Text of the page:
Bloomberg’s on the same track:

The extent to which there’s a documentation problem is unknown to investors, Jeffrey Gundlach, chief executive officer of DoubleLine Capital LP in Los Angeles, said in an interview. If widespread flaws are found in the paperwork for mortgage- backed securities, it could roil a housing market already struggling with a freeze in foreclosures prompted by legal challenges to the documents mortgage servicers used to seize homes of delinquent borrowers, he said.

“If people say that you cannot prove that you own the loan, it could be really cumbersome to untangle,” said Gundlach, whose firm manages $5.5 billion in investments, mostly mortgage-backed securities. “It has the potential to spiral into much, much more. There have been many twists and turns to the foreclosure process since the credit crisis started and this is one more turn of the wheel, and it can spin out of control.”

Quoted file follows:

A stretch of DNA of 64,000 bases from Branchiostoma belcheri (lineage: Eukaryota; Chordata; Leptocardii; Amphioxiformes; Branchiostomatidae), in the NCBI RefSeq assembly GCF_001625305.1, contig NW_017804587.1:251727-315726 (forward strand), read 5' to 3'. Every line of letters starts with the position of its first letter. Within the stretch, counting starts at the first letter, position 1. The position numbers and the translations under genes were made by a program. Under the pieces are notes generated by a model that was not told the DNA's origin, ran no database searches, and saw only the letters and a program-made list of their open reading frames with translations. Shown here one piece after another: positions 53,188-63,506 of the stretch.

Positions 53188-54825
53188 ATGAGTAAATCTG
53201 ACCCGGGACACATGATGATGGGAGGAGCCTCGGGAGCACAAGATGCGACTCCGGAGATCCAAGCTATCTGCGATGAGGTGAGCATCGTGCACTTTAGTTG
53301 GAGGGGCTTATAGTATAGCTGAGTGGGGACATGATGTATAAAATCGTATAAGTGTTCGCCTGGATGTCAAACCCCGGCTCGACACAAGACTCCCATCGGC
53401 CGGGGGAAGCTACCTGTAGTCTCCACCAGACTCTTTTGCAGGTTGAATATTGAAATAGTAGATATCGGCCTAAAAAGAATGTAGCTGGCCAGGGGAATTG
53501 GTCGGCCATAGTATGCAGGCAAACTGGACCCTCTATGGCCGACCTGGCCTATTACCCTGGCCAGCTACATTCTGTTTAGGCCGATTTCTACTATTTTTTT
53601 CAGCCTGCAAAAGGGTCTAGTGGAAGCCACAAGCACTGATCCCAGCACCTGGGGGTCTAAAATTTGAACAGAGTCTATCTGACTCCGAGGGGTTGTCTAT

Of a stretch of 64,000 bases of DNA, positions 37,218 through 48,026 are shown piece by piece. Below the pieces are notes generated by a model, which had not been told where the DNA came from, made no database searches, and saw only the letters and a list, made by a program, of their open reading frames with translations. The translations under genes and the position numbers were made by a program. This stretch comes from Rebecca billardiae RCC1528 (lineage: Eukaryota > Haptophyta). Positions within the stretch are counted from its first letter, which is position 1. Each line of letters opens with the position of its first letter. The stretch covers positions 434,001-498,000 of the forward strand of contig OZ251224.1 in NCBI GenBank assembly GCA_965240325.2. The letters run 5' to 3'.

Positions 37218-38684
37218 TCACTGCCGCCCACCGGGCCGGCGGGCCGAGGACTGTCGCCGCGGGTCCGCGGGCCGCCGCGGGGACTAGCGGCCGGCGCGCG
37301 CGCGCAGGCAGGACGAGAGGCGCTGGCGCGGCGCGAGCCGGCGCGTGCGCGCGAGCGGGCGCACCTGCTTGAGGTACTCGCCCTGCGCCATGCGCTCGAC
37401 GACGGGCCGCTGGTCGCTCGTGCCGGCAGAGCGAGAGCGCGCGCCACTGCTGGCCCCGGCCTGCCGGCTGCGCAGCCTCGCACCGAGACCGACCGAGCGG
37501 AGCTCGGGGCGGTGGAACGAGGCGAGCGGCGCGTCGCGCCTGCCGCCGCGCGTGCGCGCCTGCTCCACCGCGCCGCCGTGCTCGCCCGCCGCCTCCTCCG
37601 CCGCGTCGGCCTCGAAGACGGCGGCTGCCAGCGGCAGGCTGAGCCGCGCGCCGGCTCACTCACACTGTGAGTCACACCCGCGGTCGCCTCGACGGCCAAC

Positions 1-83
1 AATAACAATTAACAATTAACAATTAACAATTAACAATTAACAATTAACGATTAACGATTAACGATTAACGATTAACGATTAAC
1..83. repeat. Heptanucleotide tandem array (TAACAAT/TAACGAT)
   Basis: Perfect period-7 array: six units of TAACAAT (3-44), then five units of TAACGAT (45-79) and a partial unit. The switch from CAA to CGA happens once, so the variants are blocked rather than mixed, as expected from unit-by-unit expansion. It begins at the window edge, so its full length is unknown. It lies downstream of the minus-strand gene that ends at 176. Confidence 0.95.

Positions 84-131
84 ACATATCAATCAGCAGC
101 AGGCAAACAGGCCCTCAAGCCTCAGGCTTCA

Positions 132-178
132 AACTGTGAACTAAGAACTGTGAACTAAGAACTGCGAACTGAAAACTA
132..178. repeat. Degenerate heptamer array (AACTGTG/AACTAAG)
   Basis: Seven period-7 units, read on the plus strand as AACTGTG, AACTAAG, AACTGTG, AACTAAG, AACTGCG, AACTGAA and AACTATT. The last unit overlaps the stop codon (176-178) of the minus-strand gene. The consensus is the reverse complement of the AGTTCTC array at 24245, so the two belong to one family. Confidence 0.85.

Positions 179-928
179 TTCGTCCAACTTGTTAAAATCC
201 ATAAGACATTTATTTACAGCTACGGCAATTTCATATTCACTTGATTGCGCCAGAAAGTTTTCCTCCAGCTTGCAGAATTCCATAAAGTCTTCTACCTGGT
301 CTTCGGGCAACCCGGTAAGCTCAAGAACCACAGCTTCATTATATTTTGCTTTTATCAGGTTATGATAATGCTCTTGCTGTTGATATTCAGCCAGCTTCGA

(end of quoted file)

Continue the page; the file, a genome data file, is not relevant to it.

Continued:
The banks have dug themselves a really big hole here. Whether they’ll be buried in it remains to be seen, but these cats may be on life No. 9 if the worst-case scenario arises here.

TARP II just ain’t gonna happen.

Ryan Chittum is a former Wall Street Journal reporter, and deputy editor of The Audit, CJR's business section. If you see notable business journalism, give him a heads-up at rc2538@columbia.edu.